After I found out my board set was fixed, I decided to clean the machine so it could be moved into the house. The paint is still cracked and worn looking but I think it's OK for now.
Below is a photo of the machine back. The white cardboard is the back of some intergalactic artwork. The artwork is stapled to each side of the cabinet, making it a bit difficult to remove.
The first step in removing the artwork was to find an easy way to remove the staples. I started by removing the front glass. In the back of the cabinet on top, are 2 flat rods. Sliding these rods back releases the tension that holds the glass in. The glass can then be lifted up and slid out.
With the glass removed you can now see that the glass is lit in the front by 5 12v lamps. I bought replacements at K-mart which cost $1.00 each. A little pricey but convenient. Unscrewing the piece of wood which holds the lamps provides access to the artwork in the back. I slid a screwdriver behind the artwork and underneath the staples to free it up. Unfortunately I tore the artwork slightly. It's hard to notice so I'm hopeful that it will be impossible when it's re-installed.
The artwork is really quite nice. It's oddly shaped to fit against the glass inside. The inside glass is angled at about 45 degrees. Can you see the tear in the photo? Don't bother, I couldn't find it.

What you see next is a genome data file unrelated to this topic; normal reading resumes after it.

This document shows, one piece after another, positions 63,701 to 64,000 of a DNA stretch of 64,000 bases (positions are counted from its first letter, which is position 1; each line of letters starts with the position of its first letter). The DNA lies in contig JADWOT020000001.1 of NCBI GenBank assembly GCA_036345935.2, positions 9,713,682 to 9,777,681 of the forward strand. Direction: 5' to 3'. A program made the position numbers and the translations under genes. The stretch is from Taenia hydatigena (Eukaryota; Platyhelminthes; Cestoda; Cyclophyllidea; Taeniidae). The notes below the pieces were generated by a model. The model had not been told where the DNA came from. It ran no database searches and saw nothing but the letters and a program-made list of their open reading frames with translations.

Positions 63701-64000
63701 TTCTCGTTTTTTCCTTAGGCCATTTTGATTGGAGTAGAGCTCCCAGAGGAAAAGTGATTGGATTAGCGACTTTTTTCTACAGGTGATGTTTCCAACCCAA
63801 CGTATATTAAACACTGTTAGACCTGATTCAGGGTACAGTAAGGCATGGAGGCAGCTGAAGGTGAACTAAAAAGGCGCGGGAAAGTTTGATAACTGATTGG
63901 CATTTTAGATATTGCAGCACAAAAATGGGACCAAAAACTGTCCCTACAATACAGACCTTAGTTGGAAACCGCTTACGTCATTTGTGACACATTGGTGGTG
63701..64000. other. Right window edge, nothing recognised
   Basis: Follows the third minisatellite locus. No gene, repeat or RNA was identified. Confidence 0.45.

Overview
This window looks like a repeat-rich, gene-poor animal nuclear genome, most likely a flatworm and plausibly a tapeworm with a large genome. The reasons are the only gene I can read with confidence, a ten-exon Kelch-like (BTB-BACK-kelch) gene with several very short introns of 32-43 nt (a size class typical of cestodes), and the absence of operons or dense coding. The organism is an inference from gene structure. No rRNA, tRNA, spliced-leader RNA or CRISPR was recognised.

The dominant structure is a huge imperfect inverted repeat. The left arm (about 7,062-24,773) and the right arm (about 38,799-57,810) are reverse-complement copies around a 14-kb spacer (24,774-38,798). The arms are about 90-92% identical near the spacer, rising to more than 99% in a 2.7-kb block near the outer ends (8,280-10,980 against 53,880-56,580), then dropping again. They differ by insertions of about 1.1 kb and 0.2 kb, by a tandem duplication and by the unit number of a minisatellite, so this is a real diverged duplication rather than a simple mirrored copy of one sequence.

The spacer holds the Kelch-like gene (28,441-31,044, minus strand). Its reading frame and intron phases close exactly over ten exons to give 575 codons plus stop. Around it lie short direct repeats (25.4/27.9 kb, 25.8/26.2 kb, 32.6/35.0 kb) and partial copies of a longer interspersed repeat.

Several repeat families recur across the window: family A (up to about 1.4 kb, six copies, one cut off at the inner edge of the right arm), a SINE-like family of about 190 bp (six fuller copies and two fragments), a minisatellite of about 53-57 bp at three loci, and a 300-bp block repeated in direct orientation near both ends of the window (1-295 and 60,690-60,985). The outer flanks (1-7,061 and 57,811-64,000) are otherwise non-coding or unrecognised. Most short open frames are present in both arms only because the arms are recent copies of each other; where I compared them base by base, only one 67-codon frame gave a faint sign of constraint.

Once the artwork was out, I could see the little plastic planet and the inside glass. Initially I thought the glass was a one way mirror. I almost had a heart attack when I cleaned it and was able to see through it. I thought I wiped off the reflective surface. What I though was a mirror was actually a very dirty piece of glass.
The fluorescent lamp is also accessible after removing the artwork. I learned at this time that the lamp is a black light. I realized that I never appreciated the visual effects of this game when I was younger.
After a good cleaning you can actually see through the glass and the planet is now strikingly clear.
I neglected to take a photo of the monitor bezel. The bezel is black cardboard that fits nicely around the monitor. It's in great condition.
Re-assembling the machine is quite easy once you've gotten this far in tearing it down. I wiped off all the artwork and the bezel with a dry/semi-damp rag. The plastic, wood and glass was all cleaned with formula 409 because that's what I happened to have in the workshop at the time.
After getting everything back together, I just had to see what it looked like. The fluorescent bulb is blown so I put an incandescent lamp underneath the artwork and plugged the machine in to light up the 5 12v lamps. The machine looks great even without the game running! I only wish the photos turned out better. I think the flash ruined the lighting effects.
The buttons are an interesting style where the button assembly is separate from the leaf switch. I'd prefer to keep the original machine intact, so I took the buttons apart and soaked them in some Formula 409. If I'm lucky they'll turn white again. The pictures below should give you an idea of how disgusting they look now.
Well, it turns out that Formula 409 didn't quite do the job. I tried bleach with water for another 24 hours and got much better results. Still the buttons are a little yellowed and worn looking. I'm satisfied with the results for now. The "after" cleaning photo is below.
Second Chance Arcade